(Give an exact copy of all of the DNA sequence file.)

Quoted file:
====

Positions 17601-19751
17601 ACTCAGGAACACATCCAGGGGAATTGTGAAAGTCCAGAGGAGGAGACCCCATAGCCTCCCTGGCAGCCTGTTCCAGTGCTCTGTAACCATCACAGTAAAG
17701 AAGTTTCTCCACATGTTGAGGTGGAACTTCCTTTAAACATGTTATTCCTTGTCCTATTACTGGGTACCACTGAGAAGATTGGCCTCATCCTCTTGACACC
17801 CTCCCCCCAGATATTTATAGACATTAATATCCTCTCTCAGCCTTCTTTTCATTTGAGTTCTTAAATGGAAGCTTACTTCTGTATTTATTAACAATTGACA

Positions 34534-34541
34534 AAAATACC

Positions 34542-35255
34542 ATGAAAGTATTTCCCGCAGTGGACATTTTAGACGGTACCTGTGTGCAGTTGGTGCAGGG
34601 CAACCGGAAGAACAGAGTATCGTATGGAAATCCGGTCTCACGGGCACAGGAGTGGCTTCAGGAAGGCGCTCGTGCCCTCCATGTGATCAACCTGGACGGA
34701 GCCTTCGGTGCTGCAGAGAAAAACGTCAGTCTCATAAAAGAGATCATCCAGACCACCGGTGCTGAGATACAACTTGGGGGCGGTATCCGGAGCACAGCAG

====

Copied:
Positions 17601-19751
17601 ACTCAGGAACACATCCAGGGGAATTGTGAAAGTCCAGAGGAGGAGACCCCATAGCCTCCCTGGCAGCCTGTTCCAGTGCTCTGTAACCATCACAGTAAAG
17701 AAGTTTCTCCACATGTTGAGGTGGAACTTCCTTTAAACATGTTATTCCTTGTCCTATTACTGGGTACCACTGAGAAGATTGGCCTCATCCTCTTGACACC
17801 CTCCCCCCAGATATTTATAGACATTAATATCCTCTCTCAGCCTTCTTTTCATTTGAGTTCTTAAATGGAAGCTTACTTCTGTATTTATTAACAATTGACA

Positions 34534-34541
34534 AAAATACC

Positions 34542-35255
34542 ATGAAAGTATTTCCCGCAGTGGACATTTTAGACGGTACCTGTGTGCAGTTGGTGCAGGG
34601 CAACCGGAAGAACAGAGTATCGTATGGAAATCCGGTCTCACGGGCACAGGAGTGGCTTCAGGAAGGCGCTCGTGCCCTCCATGTGATCAACCTGGACGGA
34701 GCCTTCGGTGCTGCAGAGAAAAACGTCAGTCTCATAAAAGAGATCATCCAGACCACCGGTGCTGAGATACAACTTGGGGGCGGTATCCGGAGCACAGCAG